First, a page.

Winners Aglow In Soft Spotlight

Sep 19, 2005  •  Post A Comment

Announcers stumbled over names. Graphics were decidedly low-tech. Presenters were unaware whether award recipients were actually present. In other words, it was pretty clear that the Creative Arts Emmy Awards held earlier this month is the less prominent of the prime-time Emmy ceremonies.

And yet, a certain air of quiet efficiency permeated the show, which was reasonably paced (67 awards given in four hours) and featured only the barest hint of the microphone-hogging and grandstanding typical at larger award shows.

The Creative Arts Emmys honor technical achievements in television. The event also comprises some artistic categories that are considered too minor for inclusion in the live broadcast ceremony.

At the main Emmy event, the Primetime Emmy Awards, winners don’t often thank their favorite products, which outstanding music direction winner Michael Kosarin did when he thanked Apple’s video conferencing software iChatAV.

And winners are less likely to hold up their trophies and declare, “We promised the academy we would not make a bong out of this,” as Kevin Murphy and Dan Studney did after winning an award for outstanding music and lyrics for Showtime’s “Reefer Madness.”

Casual was the theme of the evening. After making a goof while reading the TelePrompTer, emcee George Lopez drew one of the biggest laughs of the night by shrugging it off.

“What? We’ll fix it in post,” he said, addressing an off-stage authority. “I can say ‘f**k’ and you’ll fix it.” Looking into the camera, Mr. Lopez muttered, “Always a white man keeping us down.”

Backstage in the press tent, accommodations also reflected the lesser status of the awards, with a modest pack of reporters jammed shoulder to shoulder watching the ceremony on a 27-inch monitor. Only a handful of winners and presenters came back to face the press, such as presenter Anne Heche, who gave hints about her upcoming stint on FX’s “Nip/Tuck.”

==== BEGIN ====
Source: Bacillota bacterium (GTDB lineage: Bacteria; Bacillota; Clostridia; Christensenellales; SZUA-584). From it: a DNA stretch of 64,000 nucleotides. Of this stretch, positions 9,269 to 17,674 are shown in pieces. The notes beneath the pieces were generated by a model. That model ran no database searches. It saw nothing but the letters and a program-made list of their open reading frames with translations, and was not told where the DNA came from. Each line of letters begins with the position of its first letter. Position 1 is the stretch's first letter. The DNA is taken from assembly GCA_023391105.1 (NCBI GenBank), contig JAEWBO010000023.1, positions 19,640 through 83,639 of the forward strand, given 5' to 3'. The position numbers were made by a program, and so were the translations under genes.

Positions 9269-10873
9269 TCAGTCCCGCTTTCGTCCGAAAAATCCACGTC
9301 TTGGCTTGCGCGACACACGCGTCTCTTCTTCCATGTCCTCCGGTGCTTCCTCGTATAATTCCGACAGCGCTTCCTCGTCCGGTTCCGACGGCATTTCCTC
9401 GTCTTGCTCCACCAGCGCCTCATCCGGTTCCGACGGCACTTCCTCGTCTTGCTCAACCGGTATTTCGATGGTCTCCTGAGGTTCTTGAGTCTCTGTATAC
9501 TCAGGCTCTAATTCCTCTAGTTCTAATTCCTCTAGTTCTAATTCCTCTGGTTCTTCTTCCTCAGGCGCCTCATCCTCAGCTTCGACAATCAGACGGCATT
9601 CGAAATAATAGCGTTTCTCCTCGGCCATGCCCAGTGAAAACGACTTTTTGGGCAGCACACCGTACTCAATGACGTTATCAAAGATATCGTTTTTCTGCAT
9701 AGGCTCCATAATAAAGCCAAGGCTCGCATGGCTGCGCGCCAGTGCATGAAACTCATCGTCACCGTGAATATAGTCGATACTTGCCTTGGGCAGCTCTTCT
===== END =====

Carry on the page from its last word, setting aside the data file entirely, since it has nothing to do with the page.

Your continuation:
Ms. Heche said her character, Nicki, will be introduced in the sixth episode and will be covered in prosthetics.

“I’m going to be doing something very sexy and very dangerous,” she said. “I’m working very hard to make you not able to recognize me.”

Jamie Bryant, Emmy winner for costume design on HBO’s “Deadwood,” also braved the press tent and gave some insight into how differently men and women react to her period designs.

“Women complain about the corsets; men complain about the big collars and tight pants,” she said.

Jerry Lewis, who received the Governors Award for his annual telethon benefiting the Muscular Dystrophy Association, came back as well, and when questions dried up he left the podium with a declaration of worldly insight.

“This press conference is no different than any press conference in the world,” he said. “Nobody talks.”